Mitsubishi Shogun Pinin

Mitsubishi Pinin

 

Vital Statistics

Model

Mitsubishi Shogun Pinin 2.0 GDI Elegance five-door

Engine

1,999 cc 4-cylinder, 16 valve

Power

127 bhp

Transmission

five-speed manual

Fuel consumption

29.7mpg (combined cycle)

Performance

0-62mph: 10.8sec, 106mph 

 

At just about the same length and width as a Nissan Micra the Mitsubishi Shogun Pinin is a pocket-sized 4x4 that is ideal for the urban jungle. It has all the looks of a bigger 4x4 and most of the abilities, and if you are worried about killing the planet its diminutive dimensions may suit your conscience. Introduced to the UK in December 1999 the “shrunken Shogun” was initially available with just one engine option, a
1.8 litre petrol producing 118bhp. In addition to endowing the Pinin with a decent turn of speed it also has the distinction of being the world’s first production engine to use Gasoline Direct Injection (GDI) technology.

Mitsubishi developed the system and claims that by mixing the fuel and air inside the engine rather than before it enters it can produce more power, better economy and improved torque. Within 12 months the engine range was revised, the 1.8 litre reverting to multi-point fuel injection while a new 2 litre GDI was introduced that produces 127bhp. Despite the extra size and power the 2 litre engine achieves the same fuel economy as the 1.8 litre, underlining Mitsubishi’s claims for the technology.

In normal road use the Pinin is rear-wheel drive, reducing noise and improving fuel economy compared with 4WD. Flick a switch and it transforms into all-wheel drive. A central viscous differential diverts the power to the wheels with the most grip and, combined with a high and low-ratio box, makes the Pinin’s 1,500kg towing capacity a useful asset. The dimensions of the load it is towing may dwarf the Pinin but it is unlikely to be intimidated.

Road behaviour is on the fun side of sporty, provided you go for a three-door model, but step up to a five-door and the extra foot of length gives the car a slightly wallowy feeling. The steering feels less precise and the car becomes more unsettled through bends — nothing like as bad as you would find on a big old 4x4 but enough to rein in some of your driving enthusiasm.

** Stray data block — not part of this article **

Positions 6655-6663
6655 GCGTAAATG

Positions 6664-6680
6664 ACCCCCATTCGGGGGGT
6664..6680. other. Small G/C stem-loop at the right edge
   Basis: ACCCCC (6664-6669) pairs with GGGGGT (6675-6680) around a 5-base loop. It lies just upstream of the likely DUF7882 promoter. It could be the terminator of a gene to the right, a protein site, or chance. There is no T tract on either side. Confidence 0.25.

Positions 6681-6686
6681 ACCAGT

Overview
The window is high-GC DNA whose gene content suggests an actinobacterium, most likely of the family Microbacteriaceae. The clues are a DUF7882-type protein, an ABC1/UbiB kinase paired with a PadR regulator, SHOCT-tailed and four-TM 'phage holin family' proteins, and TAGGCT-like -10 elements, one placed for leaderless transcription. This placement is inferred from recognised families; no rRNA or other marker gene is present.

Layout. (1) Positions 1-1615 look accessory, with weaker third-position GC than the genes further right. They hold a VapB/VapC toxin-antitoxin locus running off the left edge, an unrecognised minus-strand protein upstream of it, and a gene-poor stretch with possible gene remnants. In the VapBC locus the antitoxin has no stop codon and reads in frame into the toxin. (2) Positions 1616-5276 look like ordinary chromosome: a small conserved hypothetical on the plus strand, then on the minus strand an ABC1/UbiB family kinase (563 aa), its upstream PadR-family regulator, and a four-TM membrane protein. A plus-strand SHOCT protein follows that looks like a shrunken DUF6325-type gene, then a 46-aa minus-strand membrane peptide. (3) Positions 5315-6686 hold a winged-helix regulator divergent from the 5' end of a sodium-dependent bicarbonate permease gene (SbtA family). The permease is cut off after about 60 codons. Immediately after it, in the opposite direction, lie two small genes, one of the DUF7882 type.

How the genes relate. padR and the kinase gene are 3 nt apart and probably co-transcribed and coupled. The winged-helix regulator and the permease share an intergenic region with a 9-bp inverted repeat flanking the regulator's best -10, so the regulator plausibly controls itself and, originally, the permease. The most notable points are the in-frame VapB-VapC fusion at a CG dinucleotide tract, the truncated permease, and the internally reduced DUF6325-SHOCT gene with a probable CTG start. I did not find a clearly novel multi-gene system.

On the inside the Pinin is small but perfectly formed. The large, clear dials and simple dash layout is hardly cutting edge but carries all the information you need. Being a 4x4 and having a nice tall body means that headroom in the front and rear is good but the rear seat is really only comfortable for two children. You’ll also need to be careful if you intend carrying much in the way of luggage. The five-door may have a reasonable 358 litre boot but the three-door makes do with just

166 litres and that is considerably less than that Nissan Micra I mentioned earlier.

In terms of reliability, the Pinin has produced few horror stories.


The engines generally run sweetly, the gearboxes are robust and the 4x4 system, thanks partly to its infrequent use, seems close to bulletproof. Once out of warranty it’s a car that can easily be serviced by a non-franchised dealer.

The Pinin is as close as you can get to driving a 4x4 supermini. If your lifestyle means that you need to nip into tight parking spaces, drive over mountains and tow the occasional trailer then the Mitsubishi Shogun Pinin might just be your perfect choice.


 

Check the following
  • Steering: Five-speed manual standard with four-speed auto an option on both 1.8 and 2 litre models
  • Safety: Reasonable three stars in Euro NCAP test in 2000
  • Dashboard: Annoying GDI amber light flashes on when car is performing in economy mode
  • Air-conditioning: Standard on Classic, Equippe and Elegance models since December 2001
  • Servicing: Required every 9,000 miles or 12 months, whichever is sooner
  • Tyres: Check inner rim of front tyres for signs of wear
  • Boot: More like a large glove box than a real boot if you buy the 3dr Pinin
  • Navigation system: Optional navigation system found few takers and now adds no more than £250 to the value of a used Pinin
  • Rear door: Beware of the tailgate blowing shut, as there is no mechanism to lock it open
  • Wheels: Base models get steel rims but cars with alloys look better
  • Rear seat: A cramped affair, best suited to children
  • Warranty: Ideally find a car which has some of the original three-year unlimited mileage warranty remaining
The one to buy
  • 2002 02-reg model with 40,000 miles
    Pay £7,295 from a Mitsubishi dealer or £6,495 privately

Values: Model Mitsubishi Shogun Pinin 2.0 GDI Elegance five-door

Mileage

10,000miles

20,000 miles

40,000 miles

2002 ‘02’               Trade

£6,675

£6,300

£5,575

                               Retail

£8,395

£8,095

£7,295

2003 '03'                Trade

£7,625

£7,175

£6,300

                               Retail

£9,375

£8,895

£8,095

2004 ‘04’               Trade

£8,550

£8,050

£7,225

                               Retail

£10,295

£9,775

£8,950

    
Autos fetch about £400 more than equivalent manual. Source: estimates based on confidential CAP black book prices. ‘Trade’ is what a dealer would pay to buy your car; ‘Retail’ is what you would pay a dealer

5 Alternatives for similar money

Year

Toyota RAV4 2.0 NV 5dr

 

2000 'W'

Suzuki Grand Vitara 2.0 5dr 

 

2002 '51'

Land Rover Freelander 1.8 XEi 5dr

 

1999 'V'

Nissan Terrano 2.4 S 5dr 

 

2001 '51'

Honda CRV 2.0 ES Executive 5dr 

2000 'X'


Figures based on CAP September 2005 edition

used car reviews

 © Jason Dawe Productions Limited December 2005